The nature of the relationship between spinal cord syrinx and tethered cord is not well known. It is unclear if surgical cord untethering results in resolution or improvement of an associated syrinx. The objective of this study was to report the response of spinal cord syrinx to surgical cord untethering.
The authors retrospectively reviewed all patients with a syrinx and tethered cord who presented to a single institution over an 11-year interval. Patients with open neural tube defects were excluded. Thirty-one patients were identified, 25 of whom had both clinical and imaging follow-up after surgery. Patients were grouped according to etiology of the tethered cord. Clinical outcomes and syrinx characteristics were recorded.
Of the 25 patients with tethered cord, 68% (n = 17) were male. The average age at presentation was 2.5 years (0–10.1 years) and age at surgery was 3.7 years (range 1 day to 17 years). Etiologies of tethered cord were lipomyelomeningocele (n = 8), thickened/fatty filum (n = 7), intradural lipoma (n = 5), myelocystocele (n = 2), meningocele (n = 2), and diastematomyelia (n = 1). Twenty-three of the patients underwent primary untethering, whereas 2 patients had received untethering previously at another institution. The average syrinx length and width prior to surgery were 4.81 vertebral levels (SD 4.35) and 5.19 mm (SD 2.55 mm), respectively. Conus level ranged from L1 to S3. Patients were followed for an average of 8.4 years (1.35–15.85 years). Overall there was no significant change in syrinx length or width postoperatively; the average syrinx length increased by 0.86 vertebral levels (SD 4.36) and width decreased by 0.72 mm (SD 2.94 mm). Seven of 25 patients had improvement in at least one presenting symptom, including scoliosis, weakness, bowel/bladder dysfunction, and pain. Eight patients had stable presenting symptoms. Six patients were asymptomatic and 5 patients had new or worsening symptoms, which included scoliosis, pain, or sensory changes.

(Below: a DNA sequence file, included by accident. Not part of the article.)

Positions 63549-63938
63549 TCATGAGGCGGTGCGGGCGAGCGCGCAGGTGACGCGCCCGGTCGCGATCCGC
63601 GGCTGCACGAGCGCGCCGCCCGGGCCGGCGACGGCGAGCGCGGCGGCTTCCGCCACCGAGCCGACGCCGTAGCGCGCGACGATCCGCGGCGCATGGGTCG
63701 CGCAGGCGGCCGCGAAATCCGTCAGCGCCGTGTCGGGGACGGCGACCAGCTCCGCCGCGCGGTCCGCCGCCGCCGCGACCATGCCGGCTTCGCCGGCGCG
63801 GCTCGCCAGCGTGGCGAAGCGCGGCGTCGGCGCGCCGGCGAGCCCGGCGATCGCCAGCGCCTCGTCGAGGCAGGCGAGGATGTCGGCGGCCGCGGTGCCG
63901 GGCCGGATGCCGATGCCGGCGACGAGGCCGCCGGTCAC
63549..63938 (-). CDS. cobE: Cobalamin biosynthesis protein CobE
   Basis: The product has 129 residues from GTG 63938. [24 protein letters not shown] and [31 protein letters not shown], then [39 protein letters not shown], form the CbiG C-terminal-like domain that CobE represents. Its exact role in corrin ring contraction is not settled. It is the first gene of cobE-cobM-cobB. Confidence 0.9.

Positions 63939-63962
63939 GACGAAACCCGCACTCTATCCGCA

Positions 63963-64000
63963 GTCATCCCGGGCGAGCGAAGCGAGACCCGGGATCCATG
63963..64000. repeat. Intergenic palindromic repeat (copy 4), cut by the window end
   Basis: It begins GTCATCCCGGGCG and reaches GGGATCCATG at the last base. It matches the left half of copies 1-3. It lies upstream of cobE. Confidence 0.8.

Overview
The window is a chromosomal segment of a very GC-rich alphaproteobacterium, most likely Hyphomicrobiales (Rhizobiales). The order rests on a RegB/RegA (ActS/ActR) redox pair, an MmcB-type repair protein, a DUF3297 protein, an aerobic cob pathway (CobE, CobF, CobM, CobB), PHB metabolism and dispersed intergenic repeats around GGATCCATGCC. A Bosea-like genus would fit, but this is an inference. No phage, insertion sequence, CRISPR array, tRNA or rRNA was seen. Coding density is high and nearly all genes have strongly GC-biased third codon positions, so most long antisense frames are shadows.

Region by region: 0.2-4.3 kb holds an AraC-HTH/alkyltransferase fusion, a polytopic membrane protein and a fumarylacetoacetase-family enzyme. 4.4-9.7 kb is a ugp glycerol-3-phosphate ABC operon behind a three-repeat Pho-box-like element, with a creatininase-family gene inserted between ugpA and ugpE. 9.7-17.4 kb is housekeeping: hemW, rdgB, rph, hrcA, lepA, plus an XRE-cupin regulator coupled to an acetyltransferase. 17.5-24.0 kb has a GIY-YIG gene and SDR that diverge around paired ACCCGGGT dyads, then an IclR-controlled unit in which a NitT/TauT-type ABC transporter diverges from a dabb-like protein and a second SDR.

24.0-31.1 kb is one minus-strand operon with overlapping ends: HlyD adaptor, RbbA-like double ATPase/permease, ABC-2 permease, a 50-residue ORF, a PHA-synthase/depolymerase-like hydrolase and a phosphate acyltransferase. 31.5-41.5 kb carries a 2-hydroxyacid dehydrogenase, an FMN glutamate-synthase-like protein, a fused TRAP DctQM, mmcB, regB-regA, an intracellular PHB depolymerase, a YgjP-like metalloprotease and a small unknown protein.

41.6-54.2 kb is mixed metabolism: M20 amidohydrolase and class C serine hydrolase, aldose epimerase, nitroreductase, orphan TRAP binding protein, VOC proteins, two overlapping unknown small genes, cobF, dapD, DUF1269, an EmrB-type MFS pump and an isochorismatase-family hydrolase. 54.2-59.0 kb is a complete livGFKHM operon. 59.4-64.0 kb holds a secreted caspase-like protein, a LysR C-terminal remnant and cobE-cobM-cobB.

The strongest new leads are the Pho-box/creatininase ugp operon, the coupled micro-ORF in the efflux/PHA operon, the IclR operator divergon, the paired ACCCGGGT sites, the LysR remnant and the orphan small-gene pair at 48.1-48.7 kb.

Although some syrinxes improved after surgery for tethered cord, radiological improvement was not consistent and did not appear to be associated with change in clinical symptoms. The decision to surgically untether a cord should be focused on the clinical symptoms and not the presence of a syrinx alone. Further studies are needed to confirm this finding.